A generally even-toned and informative book, and one that will serve as a healthy dose of medication for those still afflicted by a wish to treat the Bolshevik revolution as a mistake, however monumental, or something that 'had to happen'...The Black Book's guiding purpose is to cut through the dense tissue of apologetics that has been deployed in the communist interest, both those devised in the thick of repression and those added after the collapse.

— Ben Webb

Weekend Post

The Black Book of Communism] consists of scholarly yet readable (and superbly translated) essays, some based on recently opened Soviet archives, and covers the communist revolutions in Europe, Asia, Africa and Latin America, including Cuba...The Black Book [is] a most important volume of contemporary history produced by a group of French Sovietologists...On finishing this magnificent volume, it is impossible not to see that in three-quarters of a century Soviet communism had left nothing behind except death and destruction.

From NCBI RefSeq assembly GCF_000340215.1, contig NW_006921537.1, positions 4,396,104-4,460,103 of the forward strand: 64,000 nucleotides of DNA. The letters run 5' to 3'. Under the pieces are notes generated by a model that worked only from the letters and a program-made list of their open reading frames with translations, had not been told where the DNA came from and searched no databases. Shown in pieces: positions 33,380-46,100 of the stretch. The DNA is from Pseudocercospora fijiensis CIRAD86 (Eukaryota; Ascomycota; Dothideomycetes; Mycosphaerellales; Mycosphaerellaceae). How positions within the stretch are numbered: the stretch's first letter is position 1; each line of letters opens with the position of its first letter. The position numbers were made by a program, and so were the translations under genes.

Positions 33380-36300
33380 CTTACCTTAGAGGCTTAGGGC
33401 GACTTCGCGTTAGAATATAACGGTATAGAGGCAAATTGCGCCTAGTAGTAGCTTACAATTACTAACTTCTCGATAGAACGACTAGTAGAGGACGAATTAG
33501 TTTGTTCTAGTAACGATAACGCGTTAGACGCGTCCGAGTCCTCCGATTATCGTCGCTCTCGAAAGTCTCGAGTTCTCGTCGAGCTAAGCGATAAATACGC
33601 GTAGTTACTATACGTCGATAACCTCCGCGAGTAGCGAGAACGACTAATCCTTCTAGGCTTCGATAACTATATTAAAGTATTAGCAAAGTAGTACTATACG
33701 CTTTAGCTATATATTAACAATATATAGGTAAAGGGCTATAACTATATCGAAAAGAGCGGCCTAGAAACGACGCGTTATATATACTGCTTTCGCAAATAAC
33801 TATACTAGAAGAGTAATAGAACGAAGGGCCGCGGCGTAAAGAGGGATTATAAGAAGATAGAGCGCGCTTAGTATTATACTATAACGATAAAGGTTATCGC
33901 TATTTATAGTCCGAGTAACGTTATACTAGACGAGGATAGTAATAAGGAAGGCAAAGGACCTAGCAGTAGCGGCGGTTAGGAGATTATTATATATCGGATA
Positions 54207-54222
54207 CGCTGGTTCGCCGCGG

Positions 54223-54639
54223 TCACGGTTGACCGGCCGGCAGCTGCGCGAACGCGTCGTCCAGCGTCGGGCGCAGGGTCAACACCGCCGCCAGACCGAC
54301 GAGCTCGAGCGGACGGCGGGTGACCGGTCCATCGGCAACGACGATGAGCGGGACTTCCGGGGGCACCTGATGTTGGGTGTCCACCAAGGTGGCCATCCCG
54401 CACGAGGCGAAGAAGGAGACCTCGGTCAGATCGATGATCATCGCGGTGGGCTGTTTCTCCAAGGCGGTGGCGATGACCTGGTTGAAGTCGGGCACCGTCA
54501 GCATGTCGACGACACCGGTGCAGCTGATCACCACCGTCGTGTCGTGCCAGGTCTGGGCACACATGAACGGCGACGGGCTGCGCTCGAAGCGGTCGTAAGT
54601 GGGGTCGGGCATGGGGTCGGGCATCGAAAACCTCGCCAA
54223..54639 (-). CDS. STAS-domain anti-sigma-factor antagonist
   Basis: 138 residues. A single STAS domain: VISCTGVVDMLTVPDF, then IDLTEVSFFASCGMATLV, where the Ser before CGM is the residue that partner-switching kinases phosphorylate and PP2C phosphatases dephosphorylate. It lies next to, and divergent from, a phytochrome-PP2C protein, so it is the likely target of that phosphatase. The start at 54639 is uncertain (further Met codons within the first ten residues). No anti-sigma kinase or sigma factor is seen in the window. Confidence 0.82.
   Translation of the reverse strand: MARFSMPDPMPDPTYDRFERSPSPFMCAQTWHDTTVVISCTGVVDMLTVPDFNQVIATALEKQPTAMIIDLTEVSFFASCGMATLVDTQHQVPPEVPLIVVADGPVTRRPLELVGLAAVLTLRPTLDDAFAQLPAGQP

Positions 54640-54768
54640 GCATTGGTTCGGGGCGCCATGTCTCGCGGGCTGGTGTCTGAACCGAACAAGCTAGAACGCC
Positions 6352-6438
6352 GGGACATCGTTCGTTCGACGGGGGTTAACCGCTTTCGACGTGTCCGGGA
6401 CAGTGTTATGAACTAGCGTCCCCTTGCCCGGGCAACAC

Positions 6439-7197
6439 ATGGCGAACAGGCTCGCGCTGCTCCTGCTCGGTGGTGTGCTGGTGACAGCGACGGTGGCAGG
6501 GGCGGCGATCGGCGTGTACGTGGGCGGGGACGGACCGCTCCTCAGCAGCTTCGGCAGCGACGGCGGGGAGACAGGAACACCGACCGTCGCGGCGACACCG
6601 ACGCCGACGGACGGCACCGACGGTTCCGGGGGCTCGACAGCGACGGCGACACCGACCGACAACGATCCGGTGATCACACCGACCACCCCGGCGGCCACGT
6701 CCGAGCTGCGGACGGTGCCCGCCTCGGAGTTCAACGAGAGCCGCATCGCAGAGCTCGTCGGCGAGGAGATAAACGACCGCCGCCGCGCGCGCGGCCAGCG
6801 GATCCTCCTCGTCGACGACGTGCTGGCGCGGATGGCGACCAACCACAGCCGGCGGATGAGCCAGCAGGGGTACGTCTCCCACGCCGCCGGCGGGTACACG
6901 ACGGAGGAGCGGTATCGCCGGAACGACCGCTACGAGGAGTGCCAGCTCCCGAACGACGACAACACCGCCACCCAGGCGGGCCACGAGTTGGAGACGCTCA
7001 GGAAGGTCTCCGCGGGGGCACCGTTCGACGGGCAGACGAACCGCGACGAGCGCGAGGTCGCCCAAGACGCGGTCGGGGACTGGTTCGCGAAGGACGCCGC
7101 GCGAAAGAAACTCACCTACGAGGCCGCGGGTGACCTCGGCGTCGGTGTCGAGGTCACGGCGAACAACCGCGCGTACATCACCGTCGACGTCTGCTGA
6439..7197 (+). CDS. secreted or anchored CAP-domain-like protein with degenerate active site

— Arnold Beichman

Scottsdale Tribune

The heart of the Black Book is a compilation and description—in mesmerizing objective prose— of the slaughters visited upon populations around the world by communist dictators in the 20th century...The Black Book is an elegantly simple and valuable record of a time many would like to forget—but will have to deal with.
— John Omicinski

The Sentine

I can't think of any book that would be more important for Americans to read. If you are going to read only one book this year, make it The Black Book of Communism. This is an 800-page history of the terror, repression and killings of communism stretching from the Bolshevik Revolution to the present. Written by scholars who are ex-communists or former fellow travelers, the book establishes beyond doubt that communism is the greatest crime against humanity in the 20th century.
— Charley Reese

salon.com